Source: http://en.rian.ru/world/20080626/112257032.html

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Dear reader,

Arevordi will be taking a sabbatical to tend to personal matters. New blog commentaries will henceforth be posted on an irregular basis. The comments board however will continue to be moderated on a regular basis.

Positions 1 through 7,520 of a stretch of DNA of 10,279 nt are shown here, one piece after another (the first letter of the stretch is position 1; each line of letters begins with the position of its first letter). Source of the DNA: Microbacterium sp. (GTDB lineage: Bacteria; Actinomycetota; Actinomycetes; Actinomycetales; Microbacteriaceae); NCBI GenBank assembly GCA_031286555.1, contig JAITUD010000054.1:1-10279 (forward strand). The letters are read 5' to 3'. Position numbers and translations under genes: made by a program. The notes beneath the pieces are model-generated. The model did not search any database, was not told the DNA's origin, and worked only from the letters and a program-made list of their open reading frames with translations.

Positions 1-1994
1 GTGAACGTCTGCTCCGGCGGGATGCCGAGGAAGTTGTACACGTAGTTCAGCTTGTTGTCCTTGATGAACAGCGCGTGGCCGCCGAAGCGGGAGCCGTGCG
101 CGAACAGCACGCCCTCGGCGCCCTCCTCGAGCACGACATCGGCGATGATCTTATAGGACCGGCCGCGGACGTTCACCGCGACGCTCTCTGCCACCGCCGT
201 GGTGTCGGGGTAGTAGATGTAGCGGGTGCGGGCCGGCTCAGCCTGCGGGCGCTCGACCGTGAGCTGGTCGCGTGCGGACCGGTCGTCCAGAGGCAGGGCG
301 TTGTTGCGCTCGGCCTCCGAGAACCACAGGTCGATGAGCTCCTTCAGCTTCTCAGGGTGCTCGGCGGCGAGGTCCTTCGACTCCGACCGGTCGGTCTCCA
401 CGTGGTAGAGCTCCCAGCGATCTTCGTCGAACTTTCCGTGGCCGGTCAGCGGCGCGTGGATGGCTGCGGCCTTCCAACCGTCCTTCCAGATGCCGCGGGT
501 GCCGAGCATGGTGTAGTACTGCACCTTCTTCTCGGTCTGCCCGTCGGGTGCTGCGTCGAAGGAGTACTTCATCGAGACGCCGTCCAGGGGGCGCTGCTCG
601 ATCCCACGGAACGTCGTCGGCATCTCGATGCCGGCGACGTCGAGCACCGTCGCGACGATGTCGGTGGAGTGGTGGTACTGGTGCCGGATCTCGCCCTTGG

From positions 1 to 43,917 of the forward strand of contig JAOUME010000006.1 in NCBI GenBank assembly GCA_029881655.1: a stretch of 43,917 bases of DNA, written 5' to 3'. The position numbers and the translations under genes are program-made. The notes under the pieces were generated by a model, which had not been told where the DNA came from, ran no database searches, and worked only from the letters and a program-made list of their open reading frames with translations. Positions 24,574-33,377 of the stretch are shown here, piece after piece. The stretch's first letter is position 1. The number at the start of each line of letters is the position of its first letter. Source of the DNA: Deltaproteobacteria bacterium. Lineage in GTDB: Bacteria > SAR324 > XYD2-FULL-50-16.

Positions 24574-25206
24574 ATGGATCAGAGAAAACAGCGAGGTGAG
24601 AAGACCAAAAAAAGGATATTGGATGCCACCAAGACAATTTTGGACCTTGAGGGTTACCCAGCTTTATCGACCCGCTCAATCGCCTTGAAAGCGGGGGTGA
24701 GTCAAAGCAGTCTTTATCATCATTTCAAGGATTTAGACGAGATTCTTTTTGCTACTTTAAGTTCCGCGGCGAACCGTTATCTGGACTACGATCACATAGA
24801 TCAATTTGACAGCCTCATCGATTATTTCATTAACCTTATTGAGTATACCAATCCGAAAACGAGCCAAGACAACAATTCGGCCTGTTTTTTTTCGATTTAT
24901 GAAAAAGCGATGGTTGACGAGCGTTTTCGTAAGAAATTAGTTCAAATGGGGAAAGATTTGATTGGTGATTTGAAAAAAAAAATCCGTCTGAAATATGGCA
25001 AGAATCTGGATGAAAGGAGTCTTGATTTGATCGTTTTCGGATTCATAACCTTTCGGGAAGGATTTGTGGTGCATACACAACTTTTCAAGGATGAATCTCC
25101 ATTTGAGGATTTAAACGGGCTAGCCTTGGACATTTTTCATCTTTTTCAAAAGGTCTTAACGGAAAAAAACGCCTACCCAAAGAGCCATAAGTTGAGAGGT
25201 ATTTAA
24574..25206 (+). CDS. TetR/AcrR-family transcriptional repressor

The last 20 years or so has also helped me see Russia as the last front against scourges of Westernization, Globalism, American expansionism, Zionism, Islamic extremism and pan-Turkism. I have also come to see Russia as the last hope humanity has for the preservation of classical western civilization, Apostolic Christianity and the traditional nation-state. This compelled me to create this blog in 2010. Immediately, this blog became one of the very few voices in the vastness of cyberia that dared to preach about the dangers of Globalism and the Anglo-American-Jewish alliance, and the only voice preaching the strategic importance of Armenia remaining within Russia's orbit. From about 2010 to 2015 I did monthly, at times weekly, commentaries about Russian-Armenian relations and Eurasian geopolitics in general. It was very difficult for me because I had no assistance from anywhere. The time I put into this blog therefore came at the expense of work and family. But a powerful feeling inside urged me to keep going; and I did. When Armenia joined the EEU and integrated into Russia's military structures a couple of years ago I finally felt a deep sense of relaxation, as if a very heavy burden was lifted off my back. And when Prime Minister Karen Karapetyan reemerged in Armenian politics, I finally felt that my personal mission was accomplished. I therefore felt I could take a step back as I really needed the rest.